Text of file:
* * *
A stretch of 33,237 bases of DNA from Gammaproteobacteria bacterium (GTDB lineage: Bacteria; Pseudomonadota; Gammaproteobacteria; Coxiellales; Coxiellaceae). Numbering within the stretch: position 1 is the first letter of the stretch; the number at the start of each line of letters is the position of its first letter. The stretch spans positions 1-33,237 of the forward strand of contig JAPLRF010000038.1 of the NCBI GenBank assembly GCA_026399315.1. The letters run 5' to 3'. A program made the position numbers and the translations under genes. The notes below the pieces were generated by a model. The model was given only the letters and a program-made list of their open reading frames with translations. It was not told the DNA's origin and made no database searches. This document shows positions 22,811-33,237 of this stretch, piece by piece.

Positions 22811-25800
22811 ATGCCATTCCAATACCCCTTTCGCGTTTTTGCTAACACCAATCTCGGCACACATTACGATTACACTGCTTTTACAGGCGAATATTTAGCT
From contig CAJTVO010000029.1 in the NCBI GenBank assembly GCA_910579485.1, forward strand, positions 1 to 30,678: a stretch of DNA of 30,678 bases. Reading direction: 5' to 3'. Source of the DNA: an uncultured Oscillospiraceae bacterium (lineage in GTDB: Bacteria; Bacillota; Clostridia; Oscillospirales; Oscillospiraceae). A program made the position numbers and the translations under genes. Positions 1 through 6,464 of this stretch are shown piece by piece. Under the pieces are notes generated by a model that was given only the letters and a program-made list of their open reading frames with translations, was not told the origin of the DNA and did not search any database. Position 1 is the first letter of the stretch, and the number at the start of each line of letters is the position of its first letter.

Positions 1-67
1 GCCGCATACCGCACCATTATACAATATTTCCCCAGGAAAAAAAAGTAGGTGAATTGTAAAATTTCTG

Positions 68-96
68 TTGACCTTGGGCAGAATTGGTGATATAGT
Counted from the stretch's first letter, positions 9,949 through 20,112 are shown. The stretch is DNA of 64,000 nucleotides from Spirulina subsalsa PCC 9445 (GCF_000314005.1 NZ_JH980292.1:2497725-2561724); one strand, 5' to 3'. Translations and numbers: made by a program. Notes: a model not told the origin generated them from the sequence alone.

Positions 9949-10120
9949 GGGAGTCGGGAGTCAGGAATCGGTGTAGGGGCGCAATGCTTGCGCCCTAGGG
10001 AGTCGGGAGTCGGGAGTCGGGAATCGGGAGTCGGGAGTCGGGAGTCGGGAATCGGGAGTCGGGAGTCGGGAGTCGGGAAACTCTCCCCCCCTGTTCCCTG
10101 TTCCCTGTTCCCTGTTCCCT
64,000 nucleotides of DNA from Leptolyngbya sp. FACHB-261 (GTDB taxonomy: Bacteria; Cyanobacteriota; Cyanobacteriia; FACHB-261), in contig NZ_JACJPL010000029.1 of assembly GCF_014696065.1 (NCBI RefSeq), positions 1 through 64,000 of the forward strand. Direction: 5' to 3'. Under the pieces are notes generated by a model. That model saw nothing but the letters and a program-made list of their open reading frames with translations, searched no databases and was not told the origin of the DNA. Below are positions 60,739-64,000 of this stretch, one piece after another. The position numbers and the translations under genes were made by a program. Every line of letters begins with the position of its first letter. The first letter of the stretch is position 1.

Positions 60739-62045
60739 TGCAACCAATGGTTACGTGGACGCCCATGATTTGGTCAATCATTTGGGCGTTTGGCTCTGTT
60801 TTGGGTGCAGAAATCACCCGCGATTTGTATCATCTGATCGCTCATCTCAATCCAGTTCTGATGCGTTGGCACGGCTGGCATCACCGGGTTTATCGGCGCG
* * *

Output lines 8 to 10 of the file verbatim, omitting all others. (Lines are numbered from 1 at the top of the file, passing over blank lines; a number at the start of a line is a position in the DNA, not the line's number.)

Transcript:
68 TTGACCTTGGGCAGAATTGGTGATATAGT
Counted from the stretch's first letter, positions 9,949 through 20,112 are shown. The stretch is DNA of 64,000 nucleotides from Spirulina subsalsa PCC 9445 (GCF_000314005.1 NZ_JH980292.1:2497725-2561724); one strand, 5' to 3'. Translations and numbers: made by a program. Notes: a model not told the origin generated them from the sequence alone.

Positions 9949-10120